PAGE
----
What a great big, wonderful, beautiful world we live in.
I just returned from a black bear hunt in North Carolina. I arrived there on a Sunday and met with my outfitter and guide. I was also introduced to what is almost always the most important part to any pack-in-hunt, my mule. He was a grey, 17 years old (not old for a good pack mule), and his name is Ike.
I liked Ike right away, because he looked at me as if to say, “This ain’t no city slicker out for a weekend ride.” He rode as though I was in a La-Z-Boy in my living room. As we started toward what would be my home for the next few days — a tent city perched at 4,300 feet, according to my GPS — I marveled at the nature God had made. The mountains so steep, yet so accessible, the leaves turning colors with fall here, and the crystal clear mountain streams.
As I rode at peace with myself and my God I couldn’t help but feel sad — sad because just a few thousand feet below me lies a nation in crisis, a nation who for whatever reason is worried about paying a tax, or letting everyone have healthcare, or turning into a Socialist nation. I have the same healthcare plan the President of the United States has. I was taught to give unto Caesar that which is Caesar’s and unto God that which God’s, and to follow the one commandment that was left for us to follow, by Jesus himself, to love one another as He loved us. I don’t worry about things I can’t change. I am a hunter. I stay at peace.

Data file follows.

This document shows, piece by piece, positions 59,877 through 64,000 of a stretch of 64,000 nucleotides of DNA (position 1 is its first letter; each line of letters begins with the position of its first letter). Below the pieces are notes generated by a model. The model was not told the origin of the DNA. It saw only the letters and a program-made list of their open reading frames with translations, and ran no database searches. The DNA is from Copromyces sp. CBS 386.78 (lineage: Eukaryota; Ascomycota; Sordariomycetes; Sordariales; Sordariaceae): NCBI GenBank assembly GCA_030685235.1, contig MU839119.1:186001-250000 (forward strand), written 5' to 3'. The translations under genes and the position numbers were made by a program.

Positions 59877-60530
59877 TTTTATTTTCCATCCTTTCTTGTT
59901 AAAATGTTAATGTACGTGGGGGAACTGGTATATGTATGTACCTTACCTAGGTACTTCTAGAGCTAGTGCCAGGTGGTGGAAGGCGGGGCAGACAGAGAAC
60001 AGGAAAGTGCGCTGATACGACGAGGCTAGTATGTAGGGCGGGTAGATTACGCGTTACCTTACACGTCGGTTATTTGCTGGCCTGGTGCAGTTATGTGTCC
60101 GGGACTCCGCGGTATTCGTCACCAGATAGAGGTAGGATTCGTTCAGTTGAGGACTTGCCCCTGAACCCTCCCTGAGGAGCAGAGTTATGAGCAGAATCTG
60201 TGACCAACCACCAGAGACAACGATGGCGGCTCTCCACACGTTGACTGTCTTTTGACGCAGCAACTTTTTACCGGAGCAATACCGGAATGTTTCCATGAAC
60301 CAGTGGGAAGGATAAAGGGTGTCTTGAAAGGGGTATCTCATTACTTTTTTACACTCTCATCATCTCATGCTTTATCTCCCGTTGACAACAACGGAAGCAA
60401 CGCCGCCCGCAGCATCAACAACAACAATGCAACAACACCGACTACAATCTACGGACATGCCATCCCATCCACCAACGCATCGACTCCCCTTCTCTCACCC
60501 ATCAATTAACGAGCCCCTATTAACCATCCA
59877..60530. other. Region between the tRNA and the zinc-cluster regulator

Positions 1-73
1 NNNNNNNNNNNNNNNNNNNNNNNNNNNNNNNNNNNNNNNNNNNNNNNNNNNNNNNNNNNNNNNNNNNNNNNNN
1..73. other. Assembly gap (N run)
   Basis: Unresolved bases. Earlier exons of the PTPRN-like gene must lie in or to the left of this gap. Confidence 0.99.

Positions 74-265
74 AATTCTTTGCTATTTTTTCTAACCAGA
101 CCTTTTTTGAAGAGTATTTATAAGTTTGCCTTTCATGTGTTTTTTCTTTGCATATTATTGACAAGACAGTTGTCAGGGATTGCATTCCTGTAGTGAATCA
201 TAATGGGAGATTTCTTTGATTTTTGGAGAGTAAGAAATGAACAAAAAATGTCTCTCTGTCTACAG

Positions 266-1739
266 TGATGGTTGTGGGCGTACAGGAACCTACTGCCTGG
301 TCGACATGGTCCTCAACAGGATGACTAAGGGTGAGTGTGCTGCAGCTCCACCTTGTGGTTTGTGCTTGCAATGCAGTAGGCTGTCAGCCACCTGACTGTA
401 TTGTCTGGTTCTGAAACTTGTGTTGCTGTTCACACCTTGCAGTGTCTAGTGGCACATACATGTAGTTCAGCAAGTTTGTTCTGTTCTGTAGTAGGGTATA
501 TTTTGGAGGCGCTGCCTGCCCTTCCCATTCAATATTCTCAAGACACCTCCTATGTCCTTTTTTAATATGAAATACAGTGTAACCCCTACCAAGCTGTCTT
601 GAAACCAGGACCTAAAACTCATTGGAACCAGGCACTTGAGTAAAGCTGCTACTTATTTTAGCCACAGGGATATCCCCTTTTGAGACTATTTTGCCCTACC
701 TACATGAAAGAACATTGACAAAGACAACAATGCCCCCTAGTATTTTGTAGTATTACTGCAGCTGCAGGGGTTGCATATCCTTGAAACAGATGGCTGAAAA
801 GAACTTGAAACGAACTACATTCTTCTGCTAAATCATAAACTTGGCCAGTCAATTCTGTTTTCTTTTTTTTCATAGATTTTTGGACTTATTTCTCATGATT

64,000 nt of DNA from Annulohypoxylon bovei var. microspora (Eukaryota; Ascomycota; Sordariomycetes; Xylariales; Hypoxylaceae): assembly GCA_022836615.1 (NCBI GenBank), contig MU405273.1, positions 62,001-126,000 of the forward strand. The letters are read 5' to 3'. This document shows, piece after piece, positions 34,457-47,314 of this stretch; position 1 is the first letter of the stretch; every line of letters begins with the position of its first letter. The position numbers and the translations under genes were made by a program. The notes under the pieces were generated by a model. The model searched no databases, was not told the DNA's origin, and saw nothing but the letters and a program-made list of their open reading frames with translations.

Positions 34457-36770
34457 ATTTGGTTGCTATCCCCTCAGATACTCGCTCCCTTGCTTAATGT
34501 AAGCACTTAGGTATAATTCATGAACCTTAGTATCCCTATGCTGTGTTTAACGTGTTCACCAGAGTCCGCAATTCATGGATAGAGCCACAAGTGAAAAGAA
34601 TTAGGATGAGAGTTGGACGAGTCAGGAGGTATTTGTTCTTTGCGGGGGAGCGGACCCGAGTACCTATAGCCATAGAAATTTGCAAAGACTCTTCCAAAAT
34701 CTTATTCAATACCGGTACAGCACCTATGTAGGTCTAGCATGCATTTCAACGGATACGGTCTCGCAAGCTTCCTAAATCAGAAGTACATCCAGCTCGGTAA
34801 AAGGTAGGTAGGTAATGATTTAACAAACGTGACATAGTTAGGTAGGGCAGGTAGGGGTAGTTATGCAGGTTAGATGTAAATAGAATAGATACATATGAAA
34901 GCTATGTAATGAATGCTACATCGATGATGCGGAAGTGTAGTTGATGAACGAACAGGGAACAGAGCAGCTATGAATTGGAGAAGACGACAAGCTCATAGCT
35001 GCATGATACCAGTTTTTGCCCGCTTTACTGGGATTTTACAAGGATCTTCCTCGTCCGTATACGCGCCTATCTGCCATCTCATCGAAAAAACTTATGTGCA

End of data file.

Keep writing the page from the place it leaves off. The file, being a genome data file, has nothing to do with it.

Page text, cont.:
We rode the better part of the day, then came into an open clearing I could tell had seen its share of hunters. As we made camp, in my mind’s eye I could see the old hunters that had past this way before, drinking coff ee so black that it will walk with your cup, whittling around the camp fire, and of course, telling tells.
Up here there are no ill words, no name-calling, no hateful words, no worries. If only we could learn how to get along in the valleys as well as we do on the mountains, wouldn’t we be better off ? Next week the hunt.